Chrome extension case study

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29 Feb
9 Jun

Our team always keeps a hand on the pulse of any information data because when working with different products, you need to know everything that happens around. One day we just decided to look at the existing trackers and found that there is a considerable number of them. Though we could not find the extension with a clear interface, high download speed, data relevance, and basic functionality. What we found was either too complicated, or the functionality was saturated with no essential functions, or something else appeared.

The idea came up instantly: we needed to make a Chrome extension that would nowadays monitor the status of any crypto-currency, would be understandable, and with fast response rate, so we could get updated quotes immediately. We started naturally with branding and design. As we said in our article about the startup branding kit, a logo is a necessary base for any product.

Chrome extension logo

Tracker branding

Naming, logo, and color scheme, we decided to limit ourselves to that. The product still does not correspond to a full-fledged startup, as it is, in fact, an extension. Nevertheless, we had to emphasize its distinctive characteristics.

In the question of naming, we decided not to be strange, and we set ourselves a simple task, which we also intended to solve.

When we discussed this project, the word “database” was always on the list. Having analyzed the definition of “database,” we matched it to the idea of the product, and the puzzle came together. It was our naming, simple and clear.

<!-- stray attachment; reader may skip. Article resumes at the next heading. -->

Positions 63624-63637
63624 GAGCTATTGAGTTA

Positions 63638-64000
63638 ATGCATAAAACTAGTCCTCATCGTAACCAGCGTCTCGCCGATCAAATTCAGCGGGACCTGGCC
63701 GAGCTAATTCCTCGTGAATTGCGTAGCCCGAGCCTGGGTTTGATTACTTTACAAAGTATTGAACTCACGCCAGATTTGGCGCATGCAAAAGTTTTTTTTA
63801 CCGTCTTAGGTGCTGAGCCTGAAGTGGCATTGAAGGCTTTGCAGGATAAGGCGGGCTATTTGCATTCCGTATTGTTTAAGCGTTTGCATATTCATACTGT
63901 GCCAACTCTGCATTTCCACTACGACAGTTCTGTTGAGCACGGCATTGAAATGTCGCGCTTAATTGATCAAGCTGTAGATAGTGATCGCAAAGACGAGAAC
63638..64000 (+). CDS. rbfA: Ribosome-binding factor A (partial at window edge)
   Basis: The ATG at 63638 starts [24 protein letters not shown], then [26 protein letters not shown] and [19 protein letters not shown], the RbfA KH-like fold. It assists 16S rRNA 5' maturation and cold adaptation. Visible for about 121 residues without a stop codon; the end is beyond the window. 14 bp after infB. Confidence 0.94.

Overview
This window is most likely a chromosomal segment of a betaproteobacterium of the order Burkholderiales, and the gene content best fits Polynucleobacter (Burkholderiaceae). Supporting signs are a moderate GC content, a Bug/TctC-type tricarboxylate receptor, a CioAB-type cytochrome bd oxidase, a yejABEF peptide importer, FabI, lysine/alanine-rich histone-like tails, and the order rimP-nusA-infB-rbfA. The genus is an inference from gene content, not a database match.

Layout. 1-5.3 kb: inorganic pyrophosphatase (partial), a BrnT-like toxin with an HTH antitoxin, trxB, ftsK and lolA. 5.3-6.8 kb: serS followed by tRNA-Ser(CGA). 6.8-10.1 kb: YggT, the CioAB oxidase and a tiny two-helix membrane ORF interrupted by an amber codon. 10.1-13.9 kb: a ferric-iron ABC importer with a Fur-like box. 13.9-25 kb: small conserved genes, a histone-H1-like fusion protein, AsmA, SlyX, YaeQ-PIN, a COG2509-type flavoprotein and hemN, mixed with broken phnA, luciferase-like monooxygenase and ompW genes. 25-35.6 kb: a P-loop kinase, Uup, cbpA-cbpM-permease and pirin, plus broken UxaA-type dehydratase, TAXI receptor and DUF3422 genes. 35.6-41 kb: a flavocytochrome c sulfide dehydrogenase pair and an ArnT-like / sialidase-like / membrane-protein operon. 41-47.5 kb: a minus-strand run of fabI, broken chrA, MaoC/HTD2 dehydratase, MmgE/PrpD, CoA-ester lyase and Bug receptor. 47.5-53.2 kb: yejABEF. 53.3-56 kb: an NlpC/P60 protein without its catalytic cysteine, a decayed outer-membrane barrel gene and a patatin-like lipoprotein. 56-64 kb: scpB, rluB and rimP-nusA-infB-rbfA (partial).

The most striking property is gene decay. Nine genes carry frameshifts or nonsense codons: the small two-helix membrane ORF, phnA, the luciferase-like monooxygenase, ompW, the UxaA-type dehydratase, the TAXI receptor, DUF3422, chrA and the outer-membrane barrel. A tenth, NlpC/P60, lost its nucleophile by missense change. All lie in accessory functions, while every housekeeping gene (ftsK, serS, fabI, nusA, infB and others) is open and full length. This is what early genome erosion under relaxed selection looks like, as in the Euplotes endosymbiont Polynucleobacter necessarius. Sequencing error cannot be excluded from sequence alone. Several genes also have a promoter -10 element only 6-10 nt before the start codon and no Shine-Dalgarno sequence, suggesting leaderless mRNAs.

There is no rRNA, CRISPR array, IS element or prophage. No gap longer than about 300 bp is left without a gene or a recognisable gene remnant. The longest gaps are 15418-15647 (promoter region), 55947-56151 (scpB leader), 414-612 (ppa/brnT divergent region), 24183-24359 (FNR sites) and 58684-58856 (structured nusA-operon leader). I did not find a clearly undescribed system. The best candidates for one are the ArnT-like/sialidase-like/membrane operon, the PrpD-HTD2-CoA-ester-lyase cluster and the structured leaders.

Based on the naming, we began to develop a logo and smoothly approached the question of the tracker’s color scheme. All details should be ecologically combined in one infrastructure; without the necessary shades, we can not develop a logo. So let’s reveal the philosophy of each existing color in our service, there are only three:

  • blue, the psychology of color is associated with confidence and safety in product use;
  • green because it fits well with blue;
  • pink was used as a substitute for red for the negative graph.

The logo represents a diagram in the form of the letter “M,” which logically corresponds with the name of the product, also points symbolizing the beginning and end of this diagram, and transmits the connection between the user and the service. Here we used two colors: blue and green.

Design it!

When we were designing the UI, we first limited ourselves in functionality, and then we started to design it. In chronology, we created everything in a such order:

  • a field for easy search of any cryptographic currency;
  • a section with the chosen crypt-currency, where the main information is given at the moment;
  • a “show more” button with an opening list of other cryptocurrencies.

It should be noted that if you click on the currency in the list, a window with a chart will open. Here we used the green color to select an increasing value, and the pink color to choose a negative value, respectively.

As we intended, the functionality is minimal and clear. Then the product passed into the hands of the development team, where the implementation of all the conceived take place.

Let’s proceed with the development

For our work, we used ReactJS framework, Chart.js library for drawing charts, data is provided by CoinCap service [] through WebSocket protocol, which allows us to always display actual data in real-time and with a minimum number of requests to the server. Here you can see information about the API dock.